\h for help with SQL commands
       \? for help on internal slash commands
       \g or terminate with semicolon to execute query
       \q to quit



The returned message CREATE DATABASE indicates that the database was created successfully. Other server messages returned may include the following:

ERROR: CREATE DATABASE: permission denied

This message indicates that the user attempting to create the database does not have the rights to create a database. This right (or lack thereof ) is indicated by the usecreatedb column in the pg_shadow table, described earlier in this chapter. See Chapter 10 for more information on enabling this right.

ERROR: CREATE DATABASE: database "booktown" already exists

This message indicates that a database with the specified dbname (in this example, booktown) already exists. You may not have two databases with the same name (even in different physical locations on the filesystem).

Note: If another user is accessing a database that you wish to use as a template, you must wait until the user is no longer accessing it in order to do so.

Using createdb

PostgreSQL also provides a command-line wrapper to the CREATE DATABASE command, in an application called createdb . The only alternate functionality to createdb over its SQL counterpart is that it may be run directly from the command line, and it allows a comment to be added into the database, all in one command. In SQL, this would require at least two statements: the CREATE DATABASE statement, and a COMMENT statement.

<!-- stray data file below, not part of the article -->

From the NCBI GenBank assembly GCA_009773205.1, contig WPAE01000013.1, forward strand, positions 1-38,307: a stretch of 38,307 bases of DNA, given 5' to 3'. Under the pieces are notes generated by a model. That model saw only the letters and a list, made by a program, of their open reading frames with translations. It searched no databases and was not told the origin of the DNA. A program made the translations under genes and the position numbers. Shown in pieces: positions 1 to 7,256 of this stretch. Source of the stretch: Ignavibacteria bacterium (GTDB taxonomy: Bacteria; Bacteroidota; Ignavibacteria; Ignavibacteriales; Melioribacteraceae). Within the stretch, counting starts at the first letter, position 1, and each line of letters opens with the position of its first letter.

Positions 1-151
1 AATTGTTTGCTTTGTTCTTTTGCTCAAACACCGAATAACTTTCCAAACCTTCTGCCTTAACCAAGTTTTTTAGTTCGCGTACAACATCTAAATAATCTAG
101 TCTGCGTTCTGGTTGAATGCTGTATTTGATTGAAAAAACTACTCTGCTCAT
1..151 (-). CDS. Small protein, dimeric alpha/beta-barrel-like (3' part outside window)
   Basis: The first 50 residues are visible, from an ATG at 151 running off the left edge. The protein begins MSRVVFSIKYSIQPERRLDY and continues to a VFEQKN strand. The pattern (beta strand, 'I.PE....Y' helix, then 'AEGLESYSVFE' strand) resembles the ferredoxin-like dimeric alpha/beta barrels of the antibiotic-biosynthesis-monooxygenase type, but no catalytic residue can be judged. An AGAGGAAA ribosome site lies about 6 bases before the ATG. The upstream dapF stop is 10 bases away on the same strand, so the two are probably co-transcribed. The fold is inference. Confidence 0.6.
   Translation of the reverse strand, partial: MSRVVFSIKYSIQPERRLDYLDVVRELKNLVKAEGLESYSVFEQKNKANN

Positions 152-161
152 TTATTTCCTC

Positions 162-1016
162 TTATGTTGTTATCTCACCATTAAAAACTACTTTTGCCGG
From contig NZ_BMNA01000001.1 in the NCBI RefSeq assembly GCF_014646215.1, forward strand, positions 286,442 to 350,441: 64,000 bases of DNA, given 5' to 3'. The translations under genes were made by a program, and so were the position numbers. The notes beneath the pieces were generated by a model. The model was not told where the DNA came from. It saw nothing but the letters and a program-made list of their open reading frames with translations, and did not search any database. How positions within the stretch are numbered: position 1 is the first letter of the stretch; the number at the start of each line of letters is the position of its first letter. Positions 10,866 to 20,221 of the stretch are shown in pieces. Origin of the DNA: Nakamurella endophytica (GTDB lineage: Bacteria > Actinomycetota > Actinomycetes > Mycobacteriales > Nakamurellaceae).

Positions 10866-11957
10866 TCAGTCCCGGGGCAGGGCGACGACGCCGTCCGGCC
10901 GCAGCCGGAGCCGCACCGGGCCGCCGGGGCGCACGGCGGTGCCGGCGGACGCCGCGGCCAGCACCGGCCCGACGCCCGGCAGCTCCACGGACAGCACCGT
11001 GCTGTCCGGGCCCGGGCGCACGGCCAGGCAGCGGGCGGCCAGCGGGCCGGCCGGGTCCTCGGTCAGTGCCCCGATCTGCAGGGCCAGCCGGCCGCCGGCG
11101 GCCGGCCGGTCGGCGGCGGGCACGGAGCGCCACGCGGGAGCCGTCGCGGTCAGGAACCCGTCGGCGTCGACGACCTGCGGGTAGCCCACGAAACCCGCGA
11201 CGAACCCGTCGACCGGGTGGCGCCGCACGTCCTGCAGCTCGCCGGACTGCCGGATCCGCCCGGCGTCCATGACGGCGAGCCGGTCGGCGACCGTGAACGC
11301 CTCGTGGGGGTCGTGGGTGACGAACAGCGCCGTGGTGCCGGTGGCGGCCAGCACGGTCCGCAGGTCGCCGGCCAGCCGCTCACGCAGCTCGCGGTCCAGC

The syntax for the createdb application is as follows:

  createdb [ 

In this syntax, dbname is the name of the database to be created, options consists of any of the listed optional flags, and description is the comment to be added with an implicit COMMENT command (see the Section called Documenting a Database " for more on database comments).

The options arguments may be provided either as single-dashed flags, each followed by a space and an argument (e.g., -D PATH ), or the GNU-style, double-dashed counterpart, each followed by an equals sign (=) and an argument, if necessary (e.g., - -location=PATH ). Single-dashed flags will always consist of a single letter, while double-dashed flags will be more verbose, consisting of an entire word.

The following are the options available to createdb :

-D PATH  , - -location= PATH

Equivalent to the LOCATION keyword used with the CREATE DATABASE command. PATH should be the environment variable (set for the user running the PostgreSQL backend) which is set to the system path where the new database files were created.